Vast walls and deep ditches are an inestimable aid to a brave and well-commanded garrison; but they cannot be made entirely to supply the want of bravery and intelligence.
Continuing Cyrus Begins the Persian Empire,
our selection from A History of Greece by George Grote published in 1856. For works benefiting from the latest research see the “More information” section at the bottom of these pages. The selection is presented in seven easy 5 minute installments.
Previously in Cyrus Begins the Persian Empire.
Time: 600 – 530 BC
Place: Near East
Cyrus the younger, who had up to that moment felt assured that his brother would fight, now supposed that he had given up the idea of defending Babylon: instead of which, two days afterward, Artaxerxes attacked him on an open plain of ground where there was no advantage of position on either side; though the invaders were taken rather unawares in consequence of their extreme confidence arising from recent unopposed entrance within the artificial ditch. This anecdote is the more valuable as an illustration, because all its circumstances are transmitted to us by a discerning eye-witness. And both the two incidents here brought into comparison demonstrate the recklessness, changefulness, and incapacity of calculation belonging to the Asiatic mind of that day — as well as the great command of hands possessed by these kings, and their prodigal waste of human labor. Vast walls and deep ditches are an inestimable aid to a brave and well-commanded garrison; but they cannot be made entirely to supply the want of bravery and intelligence.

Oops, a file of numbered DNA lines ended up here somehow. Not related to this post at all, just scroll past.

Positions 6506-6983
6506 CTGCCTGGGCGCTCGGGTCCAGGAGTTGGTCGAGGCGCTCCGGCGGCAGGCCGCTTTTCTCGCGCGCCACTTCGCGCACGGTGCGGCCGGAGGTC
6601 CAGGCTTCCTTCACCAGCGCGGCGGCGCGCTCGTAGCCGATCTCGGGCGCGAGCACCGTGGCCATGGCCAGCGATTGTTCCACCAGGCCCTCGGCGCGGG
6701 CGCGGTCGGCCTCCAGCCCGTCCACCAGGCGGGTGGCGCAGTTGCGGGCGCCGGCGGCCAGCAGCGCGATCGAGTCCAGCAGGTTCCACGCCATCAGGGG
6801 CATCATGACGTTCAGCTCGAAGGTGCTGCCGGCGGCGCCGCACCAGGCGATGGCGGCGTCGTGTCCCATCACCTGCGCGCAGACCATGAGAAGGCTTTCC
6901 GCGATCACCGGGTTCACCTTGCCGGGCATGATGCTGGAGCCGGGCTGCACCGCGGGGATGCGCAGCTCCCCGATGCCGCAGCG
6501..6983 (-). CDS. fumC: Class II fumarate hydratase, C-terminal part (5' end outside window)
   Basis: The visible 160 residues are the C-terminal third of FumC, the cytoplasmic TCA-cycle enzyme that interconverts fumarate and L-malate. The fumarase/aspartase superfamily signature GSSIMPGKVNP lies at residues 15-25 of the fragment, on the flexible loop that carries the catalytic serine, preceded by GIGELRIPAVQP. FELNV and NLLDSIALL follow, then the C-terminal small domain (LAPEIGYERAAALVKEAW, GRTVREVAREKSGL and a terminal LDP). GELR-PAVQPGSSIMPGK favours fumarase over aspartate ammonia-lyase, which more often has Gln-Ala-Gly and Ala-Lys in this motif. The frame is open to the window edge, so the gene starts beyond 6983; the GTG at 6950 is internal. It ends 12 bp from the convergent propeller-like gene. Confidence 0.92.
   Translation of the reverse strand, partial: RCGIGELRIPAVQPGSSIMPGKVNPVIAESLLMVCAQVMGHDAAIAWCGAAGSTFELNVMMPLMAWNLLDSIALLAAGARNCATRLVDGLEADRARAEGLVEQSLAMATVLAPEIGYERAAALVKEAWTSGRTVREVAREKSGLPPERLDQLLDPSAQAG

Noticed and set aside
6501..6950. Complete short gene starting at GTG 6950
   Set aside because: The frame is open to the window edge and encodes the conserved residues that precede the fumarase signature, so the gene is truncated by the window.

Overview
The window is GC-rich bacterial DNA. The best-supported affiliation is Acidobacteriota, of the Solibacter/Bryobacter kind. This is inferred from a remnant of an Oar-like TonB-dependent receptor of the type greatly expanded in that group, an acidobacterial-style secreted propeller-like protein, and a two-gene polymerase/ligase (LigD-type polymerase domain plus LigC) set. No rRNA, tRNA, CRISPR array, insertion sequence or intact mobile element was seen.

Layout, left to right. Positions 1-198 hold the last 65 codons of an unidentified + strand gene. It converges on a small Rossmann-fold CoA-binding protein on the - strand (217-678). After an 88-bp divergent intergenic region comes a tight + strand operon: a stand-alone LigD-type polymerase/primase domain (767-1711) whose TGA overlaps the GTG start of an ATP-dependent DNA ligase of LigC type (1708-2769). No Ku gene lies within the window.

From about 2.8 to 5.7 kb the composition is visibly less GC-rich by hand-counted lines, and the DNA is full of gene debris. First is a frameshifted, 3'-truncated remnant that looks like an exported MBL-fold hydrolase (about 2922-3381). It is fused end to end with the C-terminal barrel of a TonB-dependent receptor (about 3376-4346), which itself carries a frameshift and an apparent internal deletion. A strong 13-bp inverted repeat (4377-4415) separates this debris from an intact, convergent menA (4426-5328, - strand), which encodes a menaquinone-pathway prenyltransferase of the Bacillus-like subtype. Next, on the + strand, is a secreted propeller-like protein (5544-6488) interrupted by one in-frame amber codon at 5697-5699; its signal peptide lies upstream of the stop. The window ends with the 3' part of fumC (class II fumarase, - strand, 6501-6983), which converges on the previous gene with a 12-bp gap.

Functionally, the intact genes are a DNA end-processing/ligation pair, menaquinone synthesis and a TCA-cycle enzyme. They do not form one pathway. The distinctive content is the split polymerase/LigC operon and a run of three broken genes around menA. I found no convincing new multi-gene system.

In whatever manner the difficulties of approaching Babylon may have been overcome, the fact that they were overcome by Cyrus is certain. On first setting out for this conquest, he was about to cross the river Gyndes (one of the affluents from the east which joins the Tigris near the modern Bagdad, and along which lay the high road crossing the pass of Mount Zagros from Babylon to Ekbatana) when one of the sacred white horses, which accompanied him, entered the river in pure wantonness and tried to cross it by himself. The Gyndes resented this insult and the horse was drowned: upon which Cyrus swore in his wrath that he would so break the strength of the river as that women in future should pass it without wetting their knees. Accordingly he employed his entire army, during the whole summer season, in digging three hundred and sixty artificial channels to disseminate the unit of the stream. Such, according to Herodotus, was the incident which postponed for one year the fall of the great Babylon. But in the next spring Cyrus and his army were before the walls, after having defeated and driven in the population who came out to fight. These walls were artificial mountains (three hundred feet high, seventy-five feet thick, and forming a square of fifteen miles to each side), within which the besieged defied attack, and even blockade, having previously stored up several years’ provision. Through the midst of the town, however, flowed the Euphrates. That river which had been so laboriously trained to serve for protection, trade and sustenance to the Babylonians, was now made the avenue of their ruin. Having left a detachment of his army at the two points where the Euphrates enters and quits the city, Cyrus retired with the remainder to the higher part of its course, where an ancient Babylonian queen had prepared one of the great lateral reservoirs for carrying off in case of need the superfluity of its water. Near this point Cyrus caused another reservoir and another canal of communication to be dug, by means of which he drew off the water of the Euphrates to such a degree it became not above the height of a man’s thigh. The period chosen was that of a great Babylonian festival, when the whole population were engaged in amusement and revelry. The Persian troops left near the town, watching their opportunity, entered from both sides along the bed of the river, and took it by surprise with scarcely any resistance. At no other time, except during a festival, could they have done this (says Herodotus) had the river been ever so low, for both banks throughout the whole length of the town were provided with quays, with continuous walls, and with gates at the end of every street which led down to the river at right angles so that if the population had not been disqualified by the influences of the moment, they would have caught the assailants in the bed of the river “as in a trap,” and overwhelmed them from the walls alongside. Within a square of fifteen miles to each side, we are not surprised to hear that both the extremities were already in the power of the besiegers before the central population heard of it, and while they were yet absorbed in unconscious festivity.